A Publishers’ Blueprint for Curating Content Subscribers Will Read

2021 has been a strange year. But one effect of the COVID-19 pandemic has been increased engagement with email newsletters. 

According to Kabir Seth, COO and VP of Product Strategy at the Wall Street Journal, subscribers are clicking and reading through email newsletters now more than before.

Many media and news organizations are shifting their focus to email newsletters as a result. Here are a few examples:

  • The New York Times has over 71 email newsletters, with an open rate up 150% from 2019, as well as many brand-new newsletters dedicated to unique topics such as COVID briefings, science, and parenting.
  • Many media outlets are experimenting with format and writing styles, such as Vox’s Sentences, which curates the news in short, digestible bullet points.
  • Journalists have turned to email newsletters as a direct channel to write to their readers, like Dave Pell’s NextDraft

With so much content being created, the role of email has evolved to focus more on curation and filtering through the noise. Brands have to figure out how to differentiate themselves from the crowd by providing a unique value to their readers.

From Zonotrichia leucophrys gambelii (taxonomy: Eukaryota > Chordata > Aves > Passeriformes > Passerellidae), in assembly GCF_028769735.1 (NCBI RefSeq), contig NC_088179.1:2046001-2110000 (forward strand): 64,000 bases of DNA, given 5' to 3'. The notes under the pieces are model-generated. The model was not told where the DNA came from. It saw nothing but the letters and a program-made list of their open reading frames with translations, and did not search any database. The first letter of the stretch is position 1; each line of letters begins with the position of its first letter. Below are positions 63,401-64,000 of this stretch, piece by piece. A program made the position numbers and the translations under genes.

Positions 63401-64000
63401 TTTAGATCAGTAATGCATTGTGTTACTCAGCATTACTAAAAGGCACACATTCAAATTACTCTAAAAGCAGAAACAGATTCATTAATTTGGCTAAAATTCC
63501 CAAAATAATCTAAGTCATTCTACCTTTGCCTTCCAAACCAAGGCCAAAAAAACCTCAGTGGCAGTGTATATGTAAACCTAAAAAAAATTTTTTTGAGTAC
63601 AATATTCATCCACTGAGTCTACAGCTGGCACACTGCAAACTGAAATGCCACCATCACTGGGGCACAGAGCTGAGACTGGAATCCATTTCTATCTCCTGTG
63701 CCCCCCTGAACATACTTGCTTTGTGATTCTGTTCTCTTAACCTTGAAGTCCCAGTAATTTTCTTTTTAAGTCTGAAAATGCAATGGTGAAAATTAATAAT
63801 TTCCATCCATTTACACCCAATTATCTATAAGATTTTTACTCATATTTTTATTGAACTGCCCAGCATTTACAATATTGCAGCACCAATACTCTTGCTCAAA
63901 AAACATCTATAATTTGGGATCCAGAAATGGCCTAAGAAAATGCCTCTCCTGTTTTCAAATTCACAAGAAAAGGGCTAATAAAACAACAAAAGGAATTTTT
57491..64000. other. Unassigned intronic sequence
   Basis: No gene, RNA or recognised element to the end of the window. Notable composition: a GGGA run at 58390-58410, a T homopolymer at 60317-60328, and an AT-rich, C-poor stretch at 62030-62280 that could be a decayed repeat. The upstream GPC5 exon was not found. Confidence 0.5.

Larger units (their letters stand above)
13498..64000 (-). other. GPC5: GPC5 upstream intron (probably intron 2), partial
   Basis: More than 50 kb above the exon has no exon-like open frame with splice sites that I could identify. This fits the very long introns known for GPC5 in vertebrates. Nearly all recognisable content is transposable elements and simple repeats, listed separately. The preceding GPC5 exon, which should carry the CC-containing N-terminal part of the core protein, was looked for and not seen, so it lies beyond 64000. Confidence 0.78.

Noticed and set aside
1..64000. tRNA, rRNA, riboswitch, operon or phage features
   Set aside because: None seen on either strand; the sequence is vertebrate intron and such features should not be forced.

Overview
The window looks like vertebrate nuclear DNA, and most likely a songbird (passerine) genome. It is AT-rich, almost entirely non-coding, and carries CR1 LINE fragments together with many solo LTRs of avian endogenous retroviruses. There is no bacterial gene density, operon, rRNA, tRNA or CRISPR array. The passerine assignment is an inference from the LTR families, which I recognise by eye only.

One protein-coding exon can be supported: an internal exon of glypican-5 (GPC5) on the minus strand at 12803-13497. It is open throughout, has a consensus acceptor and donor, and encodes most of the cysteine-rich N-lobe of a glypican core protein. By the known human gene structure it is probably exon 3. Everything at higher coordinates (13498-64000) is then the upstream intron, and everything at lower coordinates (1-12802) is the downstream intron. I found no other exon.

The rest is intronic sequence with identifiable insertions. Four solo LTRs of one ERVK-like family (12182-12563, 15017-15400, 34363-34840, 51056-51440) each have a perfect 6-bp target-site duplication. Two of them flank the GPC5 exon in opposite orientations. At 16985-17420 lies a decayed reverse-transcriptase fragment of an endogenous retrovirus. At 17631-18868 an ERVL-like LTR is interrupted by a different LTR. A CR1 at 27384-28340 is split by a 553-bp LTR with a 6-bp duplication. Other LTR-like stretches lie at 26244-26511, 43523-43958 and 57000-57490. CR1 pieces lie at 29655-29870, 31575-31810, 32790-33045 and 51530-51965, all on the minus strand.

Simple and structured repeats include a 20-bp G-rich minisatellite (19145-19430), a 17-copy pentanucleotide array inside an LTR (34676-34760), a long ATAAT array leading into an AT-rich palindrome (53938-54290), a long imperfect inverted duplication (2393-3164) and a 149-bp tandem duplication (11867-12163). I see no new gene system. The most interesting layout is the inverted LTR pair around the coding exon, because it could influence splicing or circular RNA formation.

So, how can ensure your content is noticed in crowded inboxes and that your readers are, well, reading?

There’s no magic formula, but here are some of the best newsletter tips, trends, and formats that will keep your audience reading, clicking, and subscribing.

1. Be personable and friendly

Our inboxes today are flooded with marketing promotions, work updates, and other impersonal messages. So an email from a real human being written like it’s from a friend or family member sticks out.

When you’re curating your content, it’s a great idea to keep this thought at the forefront. Try kicking off each email with a personal introduction. This makes the email seem less like a marketing message and more like a thoughtful note from a friend. It’s an up-front reminder that a real person is behind the screen.


Source: The New Yorker

I’ve personally never met Jiayang Fan of The New Yorker Sunday, or James Palmer of Foreign Policy, but reading the personal introductions in their regular newsletters almost makes them feel like an old friend. Keeping a friendly, pleasant tone will work wonders in establishing a solid readership.